Christian Dumoux was born around 1950 and grew up as a mixed-race child in Madagascar. He went on to live in Benin, Ivory Coast, Cameroon, and Chad before moving to Paris. Dumoux’s memoir Une enfance malgache, published in French in 2005, is one of the few available from that island country. He tells his story in the third person, in a series of chapters named after the house he was living in at the time.
The passage below was translated for my anthology African Lives by Alexis Pernsteiner and Antoine Bargel.
The boys on the second floor had what they called “kalèches,” wooden planks with three ball bearings, one of which served as the steering wheel, and they would speed over the sidewalk, either by pushing each other along, or by propelling themselves with one leg. It was a kind of horizontal scooter made out of whatever they could find: they crafted their own toys.
His mom worked late, and his dad, after closing the shop, would often play dice or Belote at the neighborhood bar/restaurant. He got along well with a French kid from the mainland who lived down the street, but when he went over to the kid’s house, he got the feeling the mom didn’t trust him. He wasn’t allowed over there anymore, probably because they took him for a little Creole hoodlum, with too little supervision and too much time spent with the neighborhood’s Malagasies. He did have his “gang,” which did not include the Greek friend or the downstairs neighbors, and sometimes there would be scuffles with gangs from other neighborhoods. He would go with a group over to the Chinese grocer, and while the others ran diversion, he would steal chewing gum and licorice. The chewing-gum wrappers had pictures of American movie stars. They would throw them in the air two by two, and anybody whose picture landed face up got to keep it. Everybody knew about John Wayne and Gary Cooper….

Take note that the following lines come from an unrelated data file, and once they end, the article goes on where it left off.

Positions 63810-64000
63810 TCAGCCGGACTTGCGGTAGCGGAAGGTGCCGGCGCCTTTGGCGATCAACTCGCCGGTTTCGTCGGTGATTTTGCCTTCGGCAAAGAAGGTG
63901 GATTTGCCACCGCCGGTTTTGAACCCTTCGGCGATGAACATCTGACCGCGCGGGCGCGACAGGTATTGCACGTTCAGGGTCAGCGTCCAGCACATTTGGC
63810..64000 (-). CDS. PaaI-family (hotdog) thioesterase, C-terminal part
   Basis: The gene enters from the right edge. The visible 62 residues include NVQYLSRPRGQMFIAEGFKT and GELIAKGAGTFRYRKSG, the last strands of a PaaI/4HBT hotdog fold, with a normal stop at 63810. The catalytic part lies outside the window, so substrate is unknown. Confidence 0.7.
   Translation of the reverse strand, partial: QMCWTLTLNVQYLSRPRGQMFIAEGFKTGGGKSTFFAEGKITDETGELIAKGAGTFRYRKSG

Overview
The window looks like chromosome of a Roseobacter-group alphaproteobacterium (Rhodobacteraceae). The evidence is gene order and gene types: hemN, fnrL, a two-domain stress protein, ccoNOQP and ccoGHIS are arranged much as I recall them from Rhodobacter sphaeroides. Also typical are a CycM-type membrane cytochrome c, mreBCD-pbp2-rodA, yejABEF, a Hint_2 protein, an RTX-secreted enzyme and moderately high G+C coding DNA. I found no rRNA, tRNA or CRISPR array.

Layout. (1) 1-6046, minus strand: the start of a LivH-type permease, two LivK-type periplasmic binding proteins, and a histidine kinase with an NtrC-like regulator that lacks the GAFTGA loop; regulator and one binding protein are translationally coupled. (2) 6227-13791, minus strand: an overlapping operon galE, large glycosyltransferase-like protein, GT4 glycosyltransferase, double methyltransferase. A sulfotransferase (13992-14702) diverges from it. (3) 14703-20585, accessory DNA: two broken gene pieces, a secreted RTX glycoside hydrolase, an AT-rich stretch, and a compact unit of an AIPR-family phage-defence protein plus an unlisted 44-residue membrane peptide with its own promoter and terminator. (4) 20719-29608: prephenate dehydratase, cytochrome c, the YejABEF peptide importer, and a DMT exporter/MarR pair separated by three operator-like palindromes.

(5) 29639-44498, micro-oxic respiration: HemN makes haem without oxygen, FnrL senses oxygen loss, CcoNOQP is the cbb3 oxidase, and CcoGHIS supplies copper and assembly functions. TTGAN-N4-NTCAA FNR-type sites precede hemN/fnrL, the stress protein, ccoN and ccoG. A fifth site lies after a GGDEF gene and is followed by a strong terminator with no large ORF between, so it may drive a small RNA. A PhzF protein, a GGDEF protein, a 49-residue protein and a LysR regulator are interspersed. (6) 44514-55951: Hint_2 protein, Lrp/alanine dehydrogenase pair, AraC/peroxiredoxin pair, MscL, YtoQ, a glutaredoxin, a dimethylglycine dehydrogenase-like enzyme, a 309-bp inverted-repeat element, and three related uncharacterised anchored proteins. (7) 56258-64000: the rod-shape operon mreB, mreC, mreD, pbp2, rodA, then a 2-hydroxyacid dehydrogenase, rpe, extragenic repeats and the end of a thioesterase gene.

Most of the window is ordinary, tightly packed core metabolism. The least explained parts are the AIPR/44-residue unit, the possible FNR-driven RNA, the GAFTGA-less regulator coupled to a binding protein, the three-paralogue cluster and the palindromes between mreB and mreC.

He was proud to be known as the “zlamboty,” the neighborhood gangster, but that didn’t keep him from quaking with fear whenever he was in the field and saw the moths with what looked like skulls on their wings. He firmly believed—a common belief—that these were the errant souls of the dead, and that they were dangerous to the touch.